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Wednesday, May 22, 2024

Joe Biden and EU leader launch talks to ease rift on electrical vehicle taxes

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US President Joe Biden and European Commission President Ursula von der Leyen have agreed to open negotiations on the use of European minerals critical in the production of batteries for electric vehicles that are eligible for US tax credits, in a potential boost for EVs.

The two sides agreed to start talks on easing differences between the US and European Union over electric vehicle tax credits included in Mr Biden’s roughly 375 billion US dollar clean energy law that passed last year.

The legislation includes incentives for the purchase of vehicles — if they are largely manufactured in the United States.

After her meeting with Mr Biden, Ms von der Leyen said if the deal is completed it will lead to critical raw materials sourced in the European Union being treated as if they were sourced in the United States.

“It is important on both sides of the Atlantic to know what kind of incentives are being given to the clean tech industry, to make sure that we join forces to boost the clean tech industry,” she said.

“That is crucial and paramount for reaching a circular economy, a net zero economy.”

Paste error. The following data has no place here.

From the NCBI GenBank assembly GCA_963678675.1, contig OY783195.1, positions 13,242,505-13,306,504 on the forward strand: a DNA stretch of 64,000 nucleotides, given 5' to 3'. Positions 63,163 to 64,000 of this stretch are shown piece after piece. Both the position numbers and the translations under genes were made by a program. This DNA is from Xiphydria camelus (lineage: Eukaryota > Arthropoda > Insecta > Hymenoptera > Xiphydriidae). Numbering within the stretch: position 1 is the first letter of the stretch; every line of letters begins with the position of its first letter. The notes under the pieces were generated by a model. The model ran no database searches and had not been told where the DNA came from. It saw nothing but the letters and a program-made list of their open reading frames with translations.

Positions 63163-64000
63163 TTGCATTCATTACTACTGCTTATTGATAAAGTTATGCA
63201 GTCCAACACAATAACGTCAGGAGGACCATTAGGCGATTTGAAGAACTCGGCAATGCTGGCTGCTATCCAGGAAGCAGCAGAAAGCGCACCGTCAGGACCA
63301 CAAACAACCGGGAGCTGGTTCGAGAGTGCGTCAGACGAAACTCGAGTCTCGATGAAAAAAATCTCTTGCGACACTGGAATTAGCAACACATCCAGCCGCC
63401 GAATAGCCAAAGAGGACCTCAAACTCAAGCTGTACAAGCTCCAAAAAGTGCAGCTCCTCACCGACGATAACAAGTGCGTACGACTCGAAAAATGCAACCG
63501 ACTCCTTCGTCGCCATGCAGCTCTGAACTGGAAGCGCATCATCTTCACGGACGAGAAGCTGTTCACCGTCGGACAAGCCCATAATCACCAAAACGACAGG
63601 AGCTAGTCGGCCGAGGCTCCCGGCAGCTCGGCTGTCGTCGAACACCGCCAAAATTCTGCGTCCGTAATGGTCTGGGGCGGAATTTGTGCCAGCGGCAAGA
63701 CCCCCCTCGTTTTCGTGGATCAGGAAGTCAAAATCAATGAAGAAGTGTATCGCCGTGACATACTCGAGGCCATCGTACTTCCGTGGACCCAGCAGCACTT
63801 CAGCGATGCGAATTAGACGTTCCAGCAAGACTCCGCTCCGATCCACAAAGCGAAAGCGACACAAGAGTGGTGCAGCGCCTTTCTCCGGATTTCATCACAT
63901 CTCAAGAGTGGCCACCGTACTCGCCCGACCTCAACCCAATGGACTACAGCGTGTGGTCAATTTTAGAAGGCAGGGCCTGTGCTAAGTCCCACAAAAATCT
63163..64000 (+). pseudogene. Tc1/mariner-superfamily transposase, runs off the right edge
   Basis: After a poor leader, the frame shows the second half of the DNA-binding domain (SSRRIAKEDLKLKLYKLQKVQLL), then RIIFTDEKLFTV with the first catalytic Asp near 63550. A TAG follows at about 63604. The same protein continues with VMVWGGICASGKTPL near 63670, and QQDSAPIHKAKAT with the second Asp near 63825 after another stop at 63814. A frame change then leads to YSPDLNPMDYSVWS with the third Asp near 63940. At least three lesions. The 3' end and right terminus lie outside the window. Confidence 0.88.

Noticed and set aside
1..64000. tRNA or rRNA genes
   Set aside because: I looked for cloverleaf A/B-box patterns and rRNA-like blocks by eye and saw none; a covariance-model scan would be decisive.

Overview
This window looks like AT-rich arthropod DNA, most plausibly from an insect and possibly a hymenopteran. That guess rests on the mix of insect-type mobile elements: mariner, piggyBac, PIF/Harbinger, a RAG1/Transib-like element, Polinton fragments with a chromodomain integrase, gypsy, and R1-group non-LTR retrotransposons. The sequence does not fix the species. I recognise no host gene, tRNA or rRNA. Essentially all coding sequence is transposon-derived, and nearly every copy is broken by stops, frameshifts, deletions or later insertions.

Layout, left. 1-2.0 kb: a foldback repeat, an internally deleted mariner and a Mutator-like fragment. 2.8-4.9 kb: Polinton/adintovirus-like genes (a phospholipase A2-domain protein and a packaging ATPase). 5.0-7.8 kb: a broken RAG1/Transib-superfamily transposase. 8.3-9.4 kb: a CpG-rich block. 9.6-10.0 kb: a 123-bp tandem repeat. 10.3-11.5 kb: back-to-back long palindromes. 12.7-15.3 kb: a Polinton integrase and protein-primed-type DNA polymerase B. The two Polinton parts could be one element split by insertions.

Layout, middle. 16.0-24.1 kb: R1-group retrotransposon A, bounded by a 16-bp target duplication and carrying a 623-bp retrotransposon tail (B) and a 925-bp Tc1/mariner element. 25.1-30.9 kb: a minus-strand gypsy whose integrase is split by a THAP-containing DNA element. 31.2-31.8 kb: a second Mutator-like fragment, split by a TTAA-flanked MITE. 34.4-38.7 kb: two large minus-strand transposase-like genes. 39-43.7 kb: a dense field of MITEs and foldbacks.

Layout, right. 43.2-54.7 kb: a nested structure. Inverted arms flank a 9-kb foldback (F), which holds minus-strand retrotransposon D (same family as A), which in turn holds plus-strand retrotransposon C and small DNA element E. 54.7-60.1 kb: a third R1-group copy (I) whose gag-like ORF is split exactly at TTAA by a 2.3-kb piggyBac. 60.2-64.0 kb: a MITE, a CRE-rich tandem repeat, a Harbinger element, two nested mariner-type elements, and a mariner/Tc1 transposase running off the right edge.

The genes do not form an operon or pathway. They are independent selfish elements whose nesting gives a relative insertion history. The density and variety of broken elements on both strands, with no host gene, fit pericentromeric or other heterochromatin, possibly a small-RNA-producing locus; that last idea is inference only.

Mr Biden at the start of the meeting said it was important that both sides are “driving new investments to create clean energy industries and jobs and make sure we have supply chains available” for both continents.

Mr Biden and Ms von der Leyen also used their Oval Office meeting to discuss Western coordination to support Ukraine in the war against Russia, joint efforts to decrease Europe’s dependence on Russian fossil fuels and the Biden administration’s concerns about some of China’s economic practices.

White House officials said they plan to consult members of Congress, labour groups and others with a stake in the outcome as they negotiate on EV materials with the European Commission.

Ms von der Leyen and other European leaders have voiced opposition to incentives in the Inflation Reduction Act that Mr Biden signed in August that favour American-made electric vehicles.

The legislation stipulates that for US consumers to be eligible for a tax credit of up to 7,500 dollars (£6,232) on their EV purchase, the EV’s battery must largely contain minerals from the US or a country with which the US has a free-trade agreement.

Additionally, 50% of components in batteries must be manufactured or assembled in North America by 2024, with that percentage rising gradually to 100% by 2028.

The European Commission, in part, responded by launching its own Green Deal Industrial Plan last month. The measure is expected to make it much easier to push through subsidies for green industries and to pool EU-wide projects.

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